Although he is concentrating here on adaptations of print to screen, Stam's remarks have wider implications. As stated above, texts are generally identified as adaptations when there is already prestige attached to the 'source'. That prestige exerts a pressure on the derivative text either to equal it in aims that are presupposed, or (less frequently) to equal it in individual artistry. And derivative texts that move away from imitation are threatening; they are assumed to somehow steal thunder from the original, whether they are bad or they are good. When a source text is notable for unusual artistic merit, the role of the adaptation is often to make its core ideas more accessible by offering them to a wider audience. In conclusion, the movement of adaptations, whatever the change in media, is often assumed to be from “high art” to “low art”. When the imbalance of prestige is particularly high – as in a tie-in novelisation of an acclaimed and popular film, or a movie adapted from a classic play or novel – the adaptation more explicitly acknowledges its debt. In both of two streams of the Wyrd Sisters adaptations examined above, this phenomenon occurs. Because of the close involvement and ownership of Pratchett in both the stage and screen developments, these adaptations were expected to take the imitative rather than the individual route. Thus, both Wyrd Sisters the play and Wyrd Sisters the animation are solid but not especially innovative examples of their art. In the texts by which these adaptations are adapted into print, even less 'literariness' is aimed at – the published script of the play reads like a manual, and the first part of Briggs' introduction is duplicated in other published scripts of the Discworld plays, creating a sense of prefabrication. The published screenplay of the animation abases itself further; its back cover proclaims it to be “the perfect accompaniment to the acclaimed Channel Four/ Cosgrove Hall series of Terry Pratchett's bestselling novel” and also states, “You have the essence of Shakespeare without having to read thirty-seven plays.” In none of the other adaptations is the Shakespearean relationship explicitly stated; this, like the reference to other authors and authorities from which it derives, seems a strategy to acquire by association the prestige which the text conventionally lacks.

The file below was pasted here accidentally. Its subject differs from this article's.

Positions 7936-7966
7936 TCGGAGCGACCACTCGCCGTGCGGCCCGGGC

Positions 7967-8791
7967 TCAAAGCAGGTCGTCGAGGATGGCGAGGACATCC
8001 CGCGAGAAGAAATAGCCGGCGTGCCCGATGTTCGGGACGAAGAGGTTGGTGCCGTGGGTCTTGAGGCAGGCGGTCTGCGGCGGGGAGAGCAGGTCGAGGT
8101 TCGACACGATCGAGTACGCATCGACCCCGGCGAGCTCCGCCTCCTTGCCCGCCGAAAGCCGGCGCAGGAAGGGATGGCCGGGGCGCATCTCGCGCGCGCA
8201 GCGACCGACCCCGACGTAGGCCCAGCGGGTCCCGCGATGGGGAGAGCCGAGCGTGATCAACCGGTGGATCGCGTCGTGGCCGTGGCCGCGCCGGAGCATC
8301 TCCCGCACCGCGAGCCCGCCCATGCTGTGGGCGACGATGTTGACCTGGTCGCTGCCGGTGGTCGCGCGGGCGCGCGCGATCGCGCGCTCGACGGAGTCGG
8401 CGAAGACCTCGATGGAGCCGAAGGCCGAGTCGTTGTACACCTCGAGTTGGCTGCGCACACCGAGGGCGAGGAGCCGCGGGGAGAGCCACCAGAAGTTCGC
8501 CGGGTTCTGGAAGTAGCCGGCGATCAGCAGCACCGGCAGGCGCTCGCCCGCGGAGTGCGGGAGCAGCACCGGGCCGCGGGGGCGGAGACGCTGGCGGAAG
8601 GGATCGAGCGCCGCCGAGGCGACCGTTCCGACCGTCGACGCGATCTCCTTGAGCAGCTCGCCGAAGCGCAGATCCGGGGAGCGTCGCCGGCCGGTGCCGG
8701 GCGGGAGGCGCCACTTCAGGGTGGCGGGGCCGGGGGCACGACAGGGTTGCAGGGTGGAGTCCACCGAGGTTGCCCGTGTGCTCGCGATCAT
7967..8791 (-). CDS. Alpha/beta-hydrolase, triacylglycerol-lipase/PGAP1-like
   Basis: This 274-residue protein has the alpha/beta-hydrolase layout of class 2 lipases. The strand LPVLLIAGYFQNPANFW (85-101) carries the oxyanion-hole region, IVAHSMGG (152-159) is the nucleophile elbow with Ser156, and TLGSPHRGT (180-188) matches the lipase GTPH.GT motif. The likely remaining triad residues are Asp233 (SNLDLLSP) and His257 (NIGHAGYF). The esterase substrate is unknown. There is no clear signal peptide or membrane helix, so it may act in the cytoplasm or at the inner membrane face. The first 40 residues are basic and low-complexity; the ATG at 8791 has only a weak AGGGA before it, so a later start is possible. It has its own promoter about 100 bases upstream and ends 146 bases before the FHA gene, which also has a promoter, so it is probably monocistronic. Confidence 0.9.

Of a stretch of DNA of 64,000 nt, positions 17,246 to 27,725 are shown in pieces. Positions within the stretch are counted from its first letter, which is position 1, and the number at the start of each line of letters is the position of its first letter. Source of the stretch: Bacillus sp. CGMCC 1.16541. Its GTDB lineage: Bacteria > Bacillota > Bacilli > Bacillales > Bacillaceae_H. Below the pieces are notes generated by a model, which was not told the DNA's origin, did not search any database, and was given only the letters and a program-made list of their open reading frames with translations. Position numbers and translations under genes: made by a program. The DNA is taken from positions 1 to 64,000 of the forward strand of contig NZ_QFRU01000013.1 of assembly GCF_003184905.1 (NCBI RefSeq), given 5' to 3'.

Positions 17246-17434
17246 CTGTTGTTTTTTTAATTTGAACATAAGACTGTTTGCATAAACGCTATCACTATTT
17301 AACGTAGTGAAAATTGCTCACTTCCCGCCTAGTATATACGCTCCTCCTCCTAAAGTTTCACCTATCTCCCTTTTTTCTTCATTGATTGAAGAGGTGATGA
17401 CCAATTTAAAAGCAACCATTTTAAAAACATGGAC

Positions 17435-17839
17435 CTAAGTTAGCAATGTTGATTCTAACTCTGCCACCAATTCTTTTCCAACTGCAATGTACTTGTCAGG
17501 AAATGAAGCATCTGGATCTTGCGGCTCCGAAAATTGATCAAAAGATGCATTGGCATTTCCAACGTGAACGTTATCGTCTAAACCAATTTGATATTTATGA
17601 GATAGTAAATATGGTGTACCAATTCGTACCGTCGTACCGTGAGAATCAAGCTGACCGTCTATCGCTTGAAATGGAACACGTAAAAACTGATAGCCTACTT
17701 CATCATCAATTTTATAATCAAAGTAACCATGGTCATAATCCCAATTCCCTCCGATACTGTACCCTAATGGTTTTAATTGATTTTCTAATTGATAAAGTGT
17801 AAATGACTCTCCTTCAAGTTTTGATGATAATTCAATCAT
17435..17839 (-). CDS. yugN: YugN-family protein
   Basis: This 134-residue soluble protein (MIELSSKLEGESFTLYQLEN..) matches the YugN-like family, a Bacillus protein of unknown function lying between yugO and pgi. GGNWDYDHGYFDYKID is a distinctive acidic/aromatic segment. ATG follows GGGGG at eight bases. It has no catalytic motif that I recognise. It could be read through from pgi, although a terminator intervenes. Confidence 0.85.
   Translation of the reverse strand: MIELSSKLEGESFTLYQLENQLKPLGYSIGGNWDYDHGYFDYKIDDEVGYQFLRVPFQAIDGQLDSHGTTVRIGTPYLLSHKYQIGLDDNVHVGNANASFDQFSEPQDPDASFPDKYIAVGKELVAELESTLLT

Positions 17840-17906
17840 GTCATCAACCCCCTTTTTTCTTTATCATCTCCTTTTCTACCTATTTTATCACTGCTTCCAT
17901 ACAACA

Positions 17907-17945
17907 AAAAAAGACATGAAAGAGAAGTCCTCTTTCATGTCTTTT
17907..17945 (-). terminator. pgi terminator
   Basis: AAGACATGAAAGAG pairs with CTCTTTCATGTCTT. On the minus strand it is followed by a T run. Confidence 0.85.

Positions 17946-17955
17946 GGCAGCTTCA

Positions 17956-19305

Another set of more recent texts, a novel, a picture book, and a boardgame, have a far less linear relationship. The boardgame THUD! was created in 2001 by a Discworld fan, Trevor Thuron, as a tie-in for the Discworld series, and Pratchett referred it to in the novel Going Postal published 2004. The 2005 novel THUD!, which followed Going Postal, incorporates the game as a recurrent motif. The novel implies by use of presupposition, backgrounding, and avoidance of topicalisation that the game is a known quantity and exists as a referent in the the Discworld at least as much as it exists as a referent in the “real” world: